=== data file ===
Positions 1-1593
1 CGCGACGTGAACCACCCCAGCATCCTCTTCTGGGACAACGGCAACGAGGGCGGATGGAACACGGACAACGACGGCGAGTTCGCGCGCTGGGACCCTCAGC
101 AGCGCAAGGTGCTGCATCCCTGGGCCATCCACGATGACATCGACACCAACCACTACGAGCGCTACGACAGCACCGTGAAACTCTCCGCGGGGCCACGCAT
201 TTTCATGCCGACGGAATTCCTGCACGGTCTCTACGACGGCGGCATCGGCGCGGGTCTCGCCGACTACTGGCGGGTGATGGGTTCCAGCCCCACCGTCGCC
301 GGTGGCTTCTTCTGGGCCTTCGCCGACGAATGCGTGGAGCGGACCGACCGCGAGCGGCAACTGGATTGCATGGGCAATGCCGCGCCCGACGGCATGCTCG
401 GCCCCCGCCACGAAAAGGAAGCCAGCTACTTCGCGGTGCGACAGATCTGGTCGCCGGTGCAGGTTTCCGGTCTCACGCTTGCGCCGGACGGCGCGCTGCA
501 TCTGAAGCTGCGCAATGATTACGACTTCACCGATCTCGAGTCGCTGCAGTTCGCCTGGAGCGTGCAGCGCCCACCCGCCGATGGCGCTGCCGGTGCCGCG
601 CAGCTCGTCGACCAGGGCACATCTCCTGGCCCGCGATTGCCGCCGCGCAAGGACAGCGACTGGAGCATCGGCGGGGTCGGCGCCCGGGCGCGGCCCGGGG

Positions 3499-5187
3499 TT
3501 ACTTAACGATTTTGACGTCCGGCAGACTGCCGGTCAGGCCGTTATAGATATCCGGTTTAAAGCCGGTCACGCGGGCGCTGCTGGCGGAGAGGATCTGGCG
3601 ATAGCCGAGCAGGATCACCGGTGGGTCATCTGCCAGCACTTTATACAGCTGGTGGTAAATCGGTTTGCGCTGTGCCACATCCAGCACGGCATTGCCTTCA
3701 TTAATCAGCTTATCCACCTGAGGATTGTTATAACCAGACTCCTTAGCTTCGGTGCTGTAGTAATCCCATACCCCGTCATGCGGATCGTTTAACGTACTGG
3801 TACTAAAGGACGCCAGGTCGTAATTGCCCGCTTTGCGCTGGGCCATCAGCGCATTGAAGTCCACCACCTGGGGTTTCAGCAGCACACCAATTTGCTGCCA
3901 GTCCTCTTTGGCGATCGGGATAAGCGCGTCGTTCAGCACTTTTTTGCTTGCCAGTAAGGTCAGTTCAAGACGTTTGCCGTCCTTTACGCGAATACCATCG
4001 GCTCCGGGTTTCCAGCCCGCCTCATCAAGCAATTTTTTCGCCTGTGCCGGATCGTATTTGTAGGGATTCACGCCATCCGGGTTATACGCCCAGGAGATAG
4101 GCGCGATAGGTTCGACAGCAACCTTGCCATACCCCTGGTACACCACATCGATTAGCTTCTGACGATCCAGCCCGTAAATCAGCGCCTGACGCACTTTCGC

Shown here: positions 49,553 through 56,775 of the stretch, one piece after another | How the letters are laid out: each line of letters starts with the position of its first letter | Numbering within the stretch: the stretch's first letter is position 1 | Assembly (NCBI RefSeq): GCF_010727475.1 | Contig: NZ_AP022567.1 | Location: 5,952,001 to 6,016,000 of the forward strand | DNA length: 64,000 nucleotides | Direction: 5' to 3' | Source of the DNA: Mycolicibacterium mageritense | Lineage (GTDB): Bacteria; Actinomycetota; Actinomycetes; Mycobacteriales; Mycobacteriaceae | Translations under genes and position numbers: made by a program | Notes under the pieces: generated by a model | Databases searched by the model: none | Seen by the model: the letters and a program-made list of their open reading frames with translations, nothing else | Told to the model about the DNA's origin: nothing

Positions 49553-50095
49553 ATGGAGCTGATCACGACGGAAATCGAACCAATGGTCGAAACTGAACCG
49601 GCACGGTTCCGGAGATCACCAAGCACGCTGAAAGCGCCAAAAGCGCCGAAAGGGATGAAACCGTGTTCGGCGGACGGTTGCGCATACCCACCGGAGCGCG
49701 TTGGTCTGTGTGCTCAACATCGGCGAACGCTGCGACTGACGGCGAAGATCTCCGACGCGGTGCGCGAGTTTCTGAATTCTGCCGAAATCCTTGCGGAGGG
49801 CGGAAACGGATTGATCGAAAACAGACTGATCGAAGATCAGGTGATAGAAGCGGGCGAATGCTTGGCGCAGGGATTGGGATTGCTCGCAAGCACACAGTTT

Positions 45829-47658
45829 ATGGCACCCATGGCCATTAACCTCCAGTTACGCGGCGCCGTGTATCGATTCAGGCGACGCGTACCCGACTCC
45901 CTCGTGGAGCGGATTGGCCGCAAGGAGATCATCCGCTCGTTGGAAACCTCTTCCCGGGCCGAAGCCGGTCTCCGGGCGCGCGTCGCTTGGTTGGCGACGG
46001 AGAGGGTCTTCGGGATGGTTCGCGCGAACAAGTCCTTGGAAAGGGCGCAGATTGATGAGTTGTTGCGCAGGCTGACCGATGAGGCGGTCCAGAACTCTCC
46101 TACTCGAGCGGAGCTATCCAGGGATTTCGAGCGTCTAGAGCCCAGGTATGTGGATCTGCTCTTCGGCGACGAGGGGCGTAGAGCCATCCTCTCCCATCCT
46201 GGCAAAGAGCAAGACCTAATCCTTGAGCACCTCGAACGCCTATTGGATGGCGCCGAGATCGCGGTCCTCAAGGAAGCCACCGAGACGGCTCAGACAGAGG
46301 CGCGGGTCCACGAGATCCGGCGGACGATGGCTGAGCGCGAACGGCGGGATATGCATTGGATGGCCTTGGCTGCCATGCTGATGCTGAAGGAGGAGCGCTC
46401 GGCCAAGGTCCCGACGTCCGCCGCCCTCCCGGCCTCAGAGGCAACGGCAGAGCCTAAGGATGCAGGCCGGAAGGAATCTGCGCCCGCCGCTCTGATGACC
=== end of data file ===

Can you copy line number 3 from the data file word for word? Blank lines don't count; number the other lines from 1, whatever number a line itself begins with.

101 AGCGCAAGGTGCTGCATCCCTGGGCCATCCACGATGACATCGACACCAACCACTACGAGCGCTACGACAGCACCGTGAAACTCTCCGCGGGGCCACGCAT